Scrap pouch,

I added a tan denim zipper, because nobody loves tan more than my sister, and it looked nice with the mottled tan in the batik print.

Scrap pouch,

The lining is a quilting cotton I found at SCRAP on my Portland trip earlier this year.

Scrap pouch,

If I’d been making this for myself, I probably would have used a white contrast fabric and maybe a red zipper! It was a fun design exercise to think about what my sister would really like. It was also quite gratifying to use one of my most treasured scraps.

When we were younger, I think my sister and I used to compare ourselves to each other in a detrimental way; who was more interesting, smarter, more successful, had better taste? Now that we’re out of our teens and early twenties, we enjoy discussing our similarities and differences in a positive way and appreciating each other’s interests and tastes.

Do you have someone in your life you compare your taste against? Or perhaps you compare your current tastes with those of your past self?

Quilt for baby girl

There’s been a lot of talk on this blog about making a quilt. Two things finally made it happen: our dear friends are having a baby girl this summer and I got a walking foot!

I ended up using the Japanese linen from my great-aunt, as well as a bit of the black-and-white cotton floral, that I received the same weekend I got the walking foot. I was saving it for something really special, and this was the perfect occasion. I loved that it was a bit girly with the pinks and oranges, but not over the top.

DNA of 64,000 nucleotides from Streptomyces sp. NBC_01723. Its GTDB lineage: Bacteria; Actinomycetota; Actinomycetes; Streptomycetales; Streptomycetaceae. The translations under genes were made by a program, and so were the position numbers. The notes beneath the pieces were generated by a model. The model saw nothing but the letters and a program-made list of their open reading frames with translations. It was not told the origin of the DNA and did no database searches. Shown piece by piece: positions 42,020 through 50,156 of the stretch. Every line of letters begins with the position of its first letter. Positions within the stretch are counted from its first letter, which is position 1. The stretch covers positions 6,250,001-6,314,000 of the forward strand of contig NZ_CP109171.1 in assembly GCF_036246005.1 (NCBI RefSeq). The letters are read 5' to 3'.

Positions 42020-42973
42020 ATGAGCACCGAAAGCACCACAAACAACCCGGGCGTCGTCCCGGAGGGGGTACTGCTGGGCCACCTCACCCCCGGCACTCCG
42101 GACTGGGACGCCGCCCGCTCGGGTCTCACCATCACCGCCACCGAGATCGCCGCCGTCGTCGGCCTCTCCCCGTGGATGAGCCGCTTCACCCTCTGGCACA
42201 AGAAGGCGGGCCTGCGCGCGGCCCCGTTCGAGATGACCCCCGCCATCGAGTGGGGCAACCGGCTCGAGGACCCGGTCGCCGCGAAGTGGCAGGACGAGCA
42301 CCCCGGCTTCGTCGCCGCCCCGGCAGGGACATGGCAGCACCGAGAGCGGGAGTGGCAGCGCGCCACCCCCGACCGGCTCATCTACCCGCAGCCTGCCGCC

I machine-quilted in straight(ish) lines and then bias-bound the edges. I was very taken with the striped binding on the quilt that Kirsty made, so I wanted to give that a try.

I bought a bias-tape maker, which was a huge timesaver.

I was glad to use some of my most beautiful scraps, some of which you might recognize! The new parents are artists, a dancer and a poet, with really modern tastes, so I thought they might like some bolder colors and prints.

I gave it to them last week. The crazy thing is, they had just started researching quilts the night before!

Swap shirt and MMM pledge!

This is a knit shirt I made awhile back, with fabric gifted to me by the lovely Heather B (thank you, Heather!) from the Stashbusting Challenge swap! It’s a hemp/cotton blend, somewhere between t-shirt weight and sweatshirt weight and not too stretchy. I love it. It’s unapologetically bright. Also goes well with one of my many 2451 skirts.